Beopgyesa Temple, Jirisan, Sancheong-gun, Sunday 8 September, 4am. It’s still pitch black. In parts, the sky is thick with cloud, but one or two stars manage to find a break to peek through. We set off up the trail, I with my head torch, and Mr Yoon using the flashlight from his mobile phone (he has brought along a spare battery). We are walking steadily, making reasonable progress but not rushing things. Mr Yoon probably thinks we’re going at a snail’s pace, but I’m determined not to over-stretch myself. There’s plenty of time to get to the top. Maybe half a dozen hikers overtake us as we ascend, but we’re not going that much slower than them, so I am not too disheartened.
Mr Yoon pauses to take a photo as the sky begins to show its first glimmer of light, and announces to my surprise that we’re nearly there. It’s around 5:30am, but as we ascend the final stairs to the summit we realise from the excited hubbub that there are many more than half a dozen hikers at the top already. In fact there are closer to forty or fifty, and it’s a job to find a safe spot to sit on the jagged rocky outcrop at the summit.
As we sit watching the sky, the temperature drops and the wind rises. We’re grateful that we’ve brought extra layers in our packs. The crowd is buzzing with excited chatter. The sky is developing perfectly, like ore in a steel foundry: as the temperature rises the orange-glowing metal throbs through the dark crust on the surface. And as the sun breaks through the cloud the crowd cries aloud to greet the new day.
It has been worth all the effort. The sky is such a beautiful, constantly changing sight that as I ring Louise there’s a lump in my throat. I can hardly speak, and make my apologies that I have to take more pictures. In fact I take rather too many, but it’s better to have a big editing task rather than have too few images. Mr Yoon, wondering why I’m using the video function on my phone to take a panorama is good enough to show me how to take a still panorama shot. Having a Korean-made phone when visiting Korea has its advantages.
As the excitement of the sunrise wears off, the hikers on the peak queue up to have their photograph taken leaning against the summit marker. It is all very organised and good-natured as people pass their camera to a stranger to take their picture, and then move away for the next person.
We take a stroll around the peak, noting a levelled-out area just the other side of the summit, on one side of which is a large altar made out of rocks. This is where a large sanshin-je is held once a year, the monks from Beopgyesa officiating, with a crowd of a hundred or so onlookers.
As we look east, the sky has now lost much of its interest. All traces of orange and gold have turned a bright blue-grey. In compensation, the wild flowers have their colours revealed, and the light reflects off the clouds which fill the valleys like dry ice. The view stretches on an on until it disappears into the haze in the distance.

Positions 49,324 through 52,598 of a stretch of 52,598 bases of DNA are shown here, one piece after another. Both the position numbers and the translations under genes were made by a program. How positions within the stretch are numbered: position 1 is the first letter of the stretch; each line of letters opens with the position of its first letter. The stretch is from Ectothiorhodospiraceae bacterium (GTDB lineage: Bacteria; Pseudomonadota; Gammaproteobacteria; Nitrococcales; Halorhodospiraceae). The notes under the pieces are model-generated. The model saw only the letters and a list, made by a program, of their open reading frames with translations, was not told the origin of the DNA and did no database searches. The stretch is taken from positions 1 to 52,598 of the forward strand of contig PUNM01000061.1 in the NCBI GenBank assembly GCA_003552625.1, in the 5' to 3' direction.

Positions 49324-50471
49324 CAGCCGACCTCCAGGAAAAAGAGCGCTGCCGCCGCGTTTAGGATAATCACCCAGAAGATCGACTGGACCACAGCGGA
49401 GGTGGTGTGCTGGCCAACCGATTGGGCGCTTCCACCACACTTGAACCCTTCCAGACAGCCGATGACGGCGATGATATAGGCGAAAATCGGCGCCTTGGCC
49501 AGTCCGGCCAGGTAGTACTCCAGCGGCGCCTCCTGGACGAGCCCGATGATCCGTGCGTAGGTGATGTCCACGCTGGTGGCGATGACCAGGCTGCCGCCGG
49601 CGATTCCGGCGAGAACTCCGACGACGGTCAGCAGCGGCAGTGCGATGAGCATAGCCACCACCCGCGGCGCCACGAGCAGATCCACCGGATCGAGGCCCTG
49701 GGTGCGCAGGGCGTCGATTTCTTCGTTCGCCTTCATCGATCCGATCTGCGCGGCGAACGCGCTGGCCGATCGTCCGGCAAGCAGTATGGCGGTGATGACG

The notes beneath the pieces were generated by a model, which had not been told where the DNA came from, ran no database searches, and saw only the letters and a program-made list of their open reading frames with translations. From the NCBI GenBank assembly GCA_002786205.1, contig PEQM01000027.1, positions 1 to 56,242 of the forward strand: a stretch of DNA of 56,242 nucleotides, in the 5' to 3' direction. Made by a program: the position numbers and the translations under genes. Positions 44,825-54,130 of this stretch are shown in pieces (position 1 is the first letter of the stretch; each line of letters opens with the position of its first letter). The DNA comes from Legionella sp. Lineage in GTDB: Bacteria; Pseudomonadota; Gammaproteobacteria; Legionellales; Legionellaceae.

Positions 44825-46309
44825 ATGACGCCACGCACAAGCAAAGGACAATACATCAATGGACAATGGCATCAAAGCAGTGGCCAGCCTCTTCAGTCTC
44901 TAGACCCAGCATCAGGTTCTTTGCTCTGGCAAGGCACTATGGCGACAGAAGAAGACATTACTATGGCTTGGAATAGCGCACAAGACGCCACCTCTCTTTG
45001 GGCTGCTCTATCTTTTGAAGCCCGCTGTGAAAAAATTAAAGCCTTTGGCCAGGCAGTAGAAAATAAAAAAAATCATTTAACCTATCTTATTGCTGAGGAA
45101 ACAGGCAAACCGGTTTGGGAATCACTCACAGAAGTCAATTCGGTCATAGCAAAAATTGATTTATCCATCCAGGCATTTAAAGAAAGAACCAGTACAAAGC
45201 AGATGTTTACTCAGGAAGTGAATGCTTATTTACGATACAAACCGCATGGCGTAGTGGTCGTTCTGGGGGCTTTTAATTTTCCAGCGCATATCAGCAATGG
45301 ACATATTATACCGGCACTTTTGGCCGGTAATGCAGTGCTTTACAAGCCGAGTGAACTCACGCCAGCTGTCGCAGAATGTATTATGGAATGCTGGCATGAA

As we start our descent, I’m surprised that there is a steady stream of hikers ascending to the summit. They have clearly risen early in the day, but too late for dawn. Why had they got up so early, but yet not early enough to greet the new day? I couldn’t figure out an answer to that one.
It’s 6:30am by now – time to return to Beopgyesa for breakfast. But not before a celebratory herbal soju with some beef biltong, which Mr Yoon has hidden away in his backpack, to be brought out when we manage to find a quiet, comfortable spot where we can sit and enjoy the spectacular scenery. The soju has a dark brown colour, and has an indefinable woody taste. It warms up the insides, while the salty chewiness of the biltong starts awakening the appetite for breakfast.
We continue our steady descent, noting the various landmarks on the way. We take a drink from a spring which is source of one of the many streams which descend from Cheonwangbong. One or two of the eccentrically-shaped rocks have over time acquired their own names, helpfully written on a small notice board by the National Parks Service. The different vistas on offer make it perfectly understandable how a Confucian scholar could spend an afternoon contemplating a rock or a tree.
On the way down Mr Yoon asked whether I would prefer a breakfast of noodles (another item he has hidden in his backpack), cooked at the hiking station just below Beopgyesa, or breakfast at the temple itself. I’m sorry to disappoint him. He likes to come fully equipped, and likes to use what he brings, but I want to have a look round Beopgyesa in the sunshine, so I elect for breakfast at the temple. Last year we had only seen it in the rain, but this morning we would see it to better advantage.
We get back to Beopgyesa shortly after 8am. At the approach to its entrance, hidden under a tarpaulin, we notice a pile of rubble to the side of where the gate used to be. Presumably that is the remains of the entrance gate, which we had missed in the twilight gloom of the previous day as we hastened to our resting place. Clearly, when time, money and materials permit they intend to rebuild the gate.